lecture

noun
lec·​ture | \ ˈlek-chər How to pronounce lecture (audio) , -shər \

Definition of lecture

 (Entry 1 of 2)

1 : a discourse given before an audience or class especially for instruction
2 : a formal reproof

lecture

verb
lectured; lecturing\ ˈlek-​chə-​riŋ How to pronounce lecturing (audio) , ˈlek-​shriŋ \

Definition of lecture (Entry 2 of 2)

intransitive verb

: to deliver a lecture or a course of lectures

transitive verb

1 : to deliver a lecture to
2 : to reprove formally

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Other Words from lecture

Noun

lectureship \ ˈlek-​chər-​ˌship How to pronounce lectureship (audio) , -​shər-​ \ noun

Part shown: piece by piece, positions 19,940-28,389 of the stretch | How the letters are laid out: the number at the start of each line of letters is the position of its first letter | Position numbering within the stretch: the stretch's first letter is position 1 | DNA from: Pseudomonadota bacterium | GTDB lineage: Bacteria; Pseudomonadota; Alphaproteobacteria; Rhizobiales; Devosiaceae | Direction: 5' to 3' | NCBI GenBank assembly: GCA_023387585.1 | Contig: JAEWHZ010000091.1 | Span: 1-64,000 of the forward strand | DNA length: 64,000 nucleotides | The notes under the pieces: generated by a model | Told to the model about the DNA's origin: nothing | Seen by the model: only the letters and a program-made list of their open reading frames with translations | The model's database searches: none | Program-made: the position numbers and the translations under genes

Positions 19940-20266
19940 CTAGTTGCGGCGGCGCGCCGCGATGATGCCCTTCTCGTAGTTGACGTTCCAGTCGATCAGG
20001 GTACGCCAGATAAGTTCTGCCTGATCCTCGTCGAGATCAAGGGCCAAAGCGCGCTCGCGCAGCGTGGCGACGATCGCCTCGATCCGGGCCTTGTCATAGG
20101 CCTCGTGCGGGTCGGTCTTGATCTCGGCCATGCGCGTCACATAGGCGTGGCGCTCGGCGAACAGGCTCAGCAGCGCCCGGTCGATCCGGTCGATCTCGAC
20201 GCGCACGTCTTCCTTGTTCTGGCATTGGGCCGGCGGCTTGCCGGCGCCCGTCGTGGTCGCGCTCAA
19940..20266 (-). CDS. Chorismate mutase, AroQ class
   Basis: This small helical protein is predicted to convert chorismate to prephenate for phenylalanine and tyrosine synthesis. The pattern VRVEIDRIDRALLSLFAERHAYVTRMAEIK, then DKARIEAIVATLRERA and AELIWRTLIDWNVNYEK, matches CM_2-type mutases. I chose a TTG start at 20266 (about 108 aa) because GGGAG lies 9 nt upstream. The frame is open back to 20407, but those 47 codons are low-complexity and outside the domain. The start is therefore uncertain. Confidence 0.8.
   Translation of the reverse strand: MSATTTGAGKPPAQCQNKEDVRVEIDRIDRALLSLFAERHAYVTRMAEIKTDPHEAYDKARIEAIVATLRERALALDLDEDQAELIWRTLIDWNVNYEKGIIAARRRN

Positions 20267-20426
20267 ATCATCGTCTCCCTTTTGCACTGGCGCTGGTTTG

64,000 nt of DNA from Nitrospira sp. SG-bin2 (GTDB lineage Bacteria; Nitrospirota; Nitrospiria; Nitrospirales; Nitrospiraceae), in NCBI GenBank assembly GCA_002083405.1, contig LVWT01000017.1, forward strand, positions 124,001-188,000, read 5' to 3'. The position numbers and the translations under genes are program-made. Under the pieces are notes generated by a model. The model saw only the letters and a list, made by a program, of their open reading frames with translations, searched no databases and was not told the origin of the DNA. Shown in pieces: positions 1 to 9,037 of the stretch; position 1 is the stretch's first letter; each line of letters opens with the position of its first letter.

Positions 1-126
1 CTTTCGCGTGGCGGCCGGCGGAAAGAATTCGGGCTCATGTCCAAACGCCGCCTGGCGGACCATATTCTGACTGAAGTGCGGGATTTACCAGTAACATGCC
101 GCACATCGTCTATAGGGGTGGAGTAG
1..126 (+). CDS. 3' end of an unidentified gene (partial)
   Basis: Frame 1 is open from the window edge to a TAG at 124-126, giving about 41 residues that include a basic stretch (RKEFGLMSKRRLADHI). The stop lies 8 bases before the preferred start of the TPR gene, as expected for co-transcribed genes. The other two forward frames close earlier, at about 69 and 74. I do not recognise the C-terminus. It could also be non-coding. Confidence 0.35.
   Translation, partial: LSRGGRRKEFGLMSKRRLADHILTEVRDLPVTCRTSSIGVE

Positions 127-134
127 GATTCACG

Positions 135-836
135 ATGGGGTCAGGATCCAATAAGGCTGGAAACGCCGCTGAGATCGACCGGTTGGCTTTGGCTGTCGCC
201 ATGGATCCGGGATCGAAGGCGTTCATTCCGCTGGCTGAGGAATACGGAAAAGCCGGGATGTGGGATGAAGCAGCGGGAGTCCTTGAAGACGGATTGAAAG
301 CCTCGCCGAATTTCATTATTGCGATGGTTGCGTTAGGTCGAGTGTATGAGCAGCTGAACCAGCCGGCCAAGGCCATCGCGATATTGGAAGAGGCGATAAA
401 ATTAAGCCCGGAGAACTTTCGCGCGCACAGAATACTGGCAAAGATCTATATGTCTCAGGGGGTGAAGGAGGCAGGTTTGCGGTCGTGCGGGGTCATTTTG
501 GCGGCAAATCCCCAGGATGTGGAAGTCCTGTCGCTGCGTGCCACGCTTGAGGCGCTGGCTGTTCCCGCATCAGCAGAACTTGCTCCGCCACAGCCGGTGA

Verb

lecturer \ ˈlek-​chər-​ər How to pronounce lecturer (audio) , ˈlek-​shrər \ noun

Examples of lecture in a Sentence

Noun She's planning to give a series of lectures on modern art. Several hundred people are expected to attend the lecture. I came home late and got a lecture from my parents. I gave her a lecture about doing better in school. Verb She lectures in art at the local college. They lectured their children about the importance of honesty. I lectured her about doing better in school.